If your fridge is becoming a constant game of Tetris or you are struggling to find what you need only to realise it expired 3 days ago? Then it’s time to get organised!
The day to day use of your fridge is usually manageable, but what do you do when the time comes for that big shop and you’re struggling to squeeze the cocktail sausages in-between the jam and last night’s curry leftovers?
Well, we have the answer! (And no it’s not to buy a new one) Here are 5 ways to make the most of your fridge and free up some much-needed space!
It’s time for a fridge purge! Get your detective hat on and go through every item inside. Check the date and how long it has been in there and chuck away anything that is past it’s best. General rule – if you can’t remember how long it’s been in there, chuck it out!
Labels, labels, labels
And you know what will help you with your purge? You guessed it, labels! Try to label everything in your fridge. If its leftovers, mark the date of how long you can keep it. If you’re using containers, make sure you remember the expiry date so you don’t keep things for too long, taking up space or worse, causing unwanted smells!
Smaller is better
Food packaging is often larger than it should be and takes up valuable space. Reduce this by taking it out of the packet once opened and placing it in a smaller container. If there are fruits that can be put together place them in the same container to free up even more space.
Accessories are your friend
There are plenty of accessories out there to help you on your spacious fridge journey! Investing in a wine and bottle rack will save you heaps of shelf space and make you feel super organised. Many savvy space savers have been known to use a Lazy Susan in their kitchen. They are super handy to access all your condiments and never lose them in the back of the fridge again.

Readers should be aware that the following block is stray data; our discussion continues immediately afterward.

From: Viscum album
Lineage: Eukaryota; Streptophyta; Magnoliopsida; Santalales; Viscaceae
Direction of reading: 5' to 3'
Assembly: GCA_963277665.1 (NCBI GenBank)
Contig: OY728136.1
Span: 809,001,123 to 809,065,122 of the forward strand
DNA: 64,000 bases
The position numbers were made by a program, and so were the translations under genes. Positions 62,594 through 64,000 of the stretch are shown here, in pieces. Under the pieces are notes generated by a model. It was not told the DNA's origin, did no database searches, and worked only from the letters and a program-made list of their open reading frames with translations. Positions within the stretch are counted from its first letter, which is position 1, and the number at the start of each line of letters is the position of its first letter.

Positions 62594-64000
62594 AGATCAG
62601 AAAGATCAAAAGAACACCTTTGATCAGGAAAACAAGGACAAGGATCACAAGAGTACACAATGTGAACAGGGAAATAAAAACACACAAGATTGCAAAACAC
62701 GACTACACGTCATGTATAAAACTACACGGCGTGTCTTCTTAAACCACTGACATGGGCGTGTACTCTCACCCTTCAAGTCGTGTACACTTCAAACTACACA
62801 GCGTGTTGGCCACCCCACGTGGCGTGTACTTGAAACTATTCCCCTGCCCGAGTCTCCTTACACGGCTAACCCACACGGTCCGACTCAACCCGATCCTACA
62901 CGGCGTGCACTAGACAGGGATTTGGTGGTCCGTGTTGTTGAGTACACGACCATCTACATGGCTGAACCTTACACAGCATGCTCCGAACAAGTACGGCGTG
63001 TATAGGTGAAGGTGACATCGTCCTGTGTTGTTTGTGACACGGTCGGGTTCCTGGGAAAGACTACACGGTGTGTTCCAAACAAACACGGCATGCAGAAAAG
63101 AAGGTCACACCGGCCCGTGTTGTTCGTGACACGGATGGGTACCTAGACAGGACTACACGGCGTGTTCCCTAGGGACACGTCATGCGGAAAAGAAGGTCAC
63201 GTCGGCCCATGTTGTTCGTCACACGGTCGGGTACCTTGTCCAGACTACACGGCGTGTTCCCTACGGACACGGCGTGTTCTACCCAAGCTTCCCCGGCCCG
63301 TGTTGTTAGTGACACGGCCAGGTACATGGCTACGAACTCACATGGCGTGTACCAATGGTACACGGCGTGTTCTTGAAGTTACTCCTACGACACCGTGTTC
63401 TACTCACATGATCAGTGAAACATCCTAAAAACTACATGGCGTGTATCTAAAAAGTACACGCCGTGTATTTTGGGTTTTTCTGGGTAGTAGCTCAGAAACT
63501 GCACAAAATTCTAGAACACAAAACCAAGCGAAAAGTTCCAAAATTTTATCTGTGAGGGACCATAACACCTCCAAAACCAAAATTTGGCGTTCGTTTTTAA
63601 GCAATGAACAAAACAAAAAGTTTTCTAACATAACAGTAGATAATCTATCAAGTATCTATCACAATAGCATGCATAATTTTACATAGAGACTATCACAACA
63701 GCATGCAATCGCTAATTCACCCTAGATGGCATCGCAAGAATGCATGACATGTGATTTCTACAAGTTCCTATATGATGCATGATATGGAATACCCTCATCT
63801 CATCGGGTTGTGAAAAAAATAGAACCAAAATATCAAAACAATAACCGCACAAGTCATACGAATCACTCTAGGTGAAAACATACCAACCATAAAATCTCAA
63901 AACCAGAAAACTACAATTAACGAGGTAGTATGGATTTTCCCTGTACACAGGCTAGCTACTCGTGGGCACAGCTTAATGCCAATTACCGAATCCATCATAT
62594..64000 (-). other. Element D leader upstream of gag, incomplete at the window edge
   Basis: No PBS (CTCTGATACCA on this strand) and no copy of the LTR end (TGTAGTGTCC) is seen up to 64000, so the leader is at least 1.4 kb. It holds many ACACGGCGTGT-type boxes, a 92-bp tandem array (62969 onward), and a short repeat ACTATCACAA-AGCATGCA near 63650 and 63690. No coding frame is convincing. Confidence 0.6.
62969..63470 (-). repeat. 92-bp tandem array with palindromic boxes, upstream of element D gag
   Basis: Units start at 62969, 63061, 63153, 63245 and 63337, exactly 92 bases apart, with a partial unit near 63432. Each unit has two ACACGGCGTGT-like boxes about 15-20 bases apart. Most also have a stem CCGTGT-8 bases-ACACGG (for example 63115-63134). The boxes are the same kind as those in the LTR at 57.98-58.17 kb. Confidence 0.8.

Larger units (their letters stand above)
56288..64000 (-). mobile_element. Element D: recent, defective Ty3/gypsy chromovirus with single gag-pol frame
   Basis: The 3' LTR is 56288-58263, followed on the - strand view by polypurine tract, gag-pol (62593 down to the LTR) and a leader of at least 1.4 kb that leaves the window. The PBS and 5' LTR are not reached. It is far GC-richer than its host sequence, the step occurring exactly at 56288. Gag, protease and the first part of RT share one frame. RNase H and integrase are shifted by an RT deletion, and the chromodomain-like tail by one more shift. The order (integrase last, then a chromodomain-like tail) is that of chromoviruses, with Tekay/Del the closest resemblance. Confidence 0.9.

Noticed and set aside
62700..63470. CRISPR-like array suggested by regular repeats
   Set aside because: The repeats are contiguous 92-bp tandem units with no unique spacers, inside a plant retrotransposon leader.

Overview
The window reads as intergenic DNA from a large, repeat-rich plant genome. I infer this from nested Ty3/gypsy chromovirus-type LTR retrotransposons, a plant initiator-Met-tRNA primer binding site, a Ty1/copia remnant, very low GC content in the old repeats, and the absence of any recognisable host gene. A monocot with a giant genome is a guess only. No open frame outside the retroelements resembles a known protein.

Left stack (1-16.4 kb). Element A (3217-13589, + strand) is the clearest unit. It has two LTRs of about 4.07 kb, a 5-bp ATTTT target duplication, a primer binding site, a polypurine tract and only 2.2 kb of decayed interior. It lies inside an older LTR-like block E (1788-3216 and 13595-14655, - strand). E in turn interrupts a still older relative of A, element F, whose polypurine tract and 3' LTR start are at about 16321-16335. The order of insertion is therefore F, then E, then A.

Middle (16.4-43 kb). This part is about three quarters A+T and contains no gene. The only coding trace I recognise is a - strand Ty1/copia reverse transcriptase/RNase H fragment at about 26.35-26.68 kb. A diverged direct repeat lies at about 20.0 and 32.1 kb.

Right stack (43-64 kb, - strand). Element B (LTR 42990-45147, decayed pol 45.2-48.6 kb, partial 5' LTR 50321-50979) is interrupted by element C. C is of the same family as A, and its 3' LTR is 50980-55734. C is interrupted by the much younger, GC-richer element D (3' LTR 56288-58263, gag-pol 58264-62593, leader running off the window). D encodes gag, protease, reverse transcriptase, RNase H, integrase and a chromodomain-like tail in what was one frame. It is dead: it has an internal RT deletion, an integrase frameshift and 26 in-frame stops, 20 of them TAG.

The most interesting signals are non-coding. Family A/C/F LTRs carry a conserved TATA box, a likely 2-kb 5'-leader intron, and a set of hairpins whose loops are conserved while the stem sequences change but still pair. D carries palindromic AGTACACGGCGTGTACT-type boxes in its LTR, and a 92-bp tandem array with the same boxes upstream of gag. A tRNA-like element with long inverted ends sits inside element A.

List it or lose it
Always check your fridge before you leave for your shop and write down a list of what you need. That way you’ll avoid overbuying and limit the amount of food you throw away. To make it quicker, you could even just take a photo of the inside of your fridge before you head off on your journey.
Save space with no-goers
Foods such as bread, onions, tomatoes, and garlic don’t need to be put in the fridge. If you’re struggling for space, make sure you know which things shouldn’t go in the fridge and what you could take out. To get you started, Good Housekeeping has a list of 10 things you shouldn’t store in the fridge.
Credit: Home & Living
To reduce the amount of cleaning you need to do, line your shelves with plastic placemats or cling film. That way, any spills or leaks can be easily caught and save you from the scrubbing! You can get seriously creative with this and give your fridge a snazzy makeover. Check out this idea from Home & Living.
No one wants to open their fridge to be hit with a terrible smell. So keep it fresh with a fridge deodoriser. This handy little gadget will keep strong smells at bay and keep your refrigerator fresh and clean for up to 3 months!
Know its place
There’s plenty of talk about what goes where, so we’re here to set the record straight. Here is our guide to organising your fridge to get the best out of your food and your space!
Top – Ready to eat foods such as leftovers, drinks, and herbs should be stored on the top shelves.
Middle – Your eggs and dairy should be kept on the middle shelves and not in the doors. Fridge doors temperatures fluctuate all the time, so your dairy products could go past their best much faster.
Bottom – Keep your raw meat and seafood in the bottom drawers to avoid drips from contaminating other foods.
Drawers – Fruit, veggies, and salads should be kept in the bottom drawer. Be sure to wrap them in paper or plastic to prevent them from getting contaminated.
Doors – Condiments, juices, and water can be stored in the door as they are less likely to go off. Be sure to keep them balanced and don’t overfill so they don’t fall out when you open the door!
For more handy fridge tips, check out these 10 ways your fridge can help you with household chores.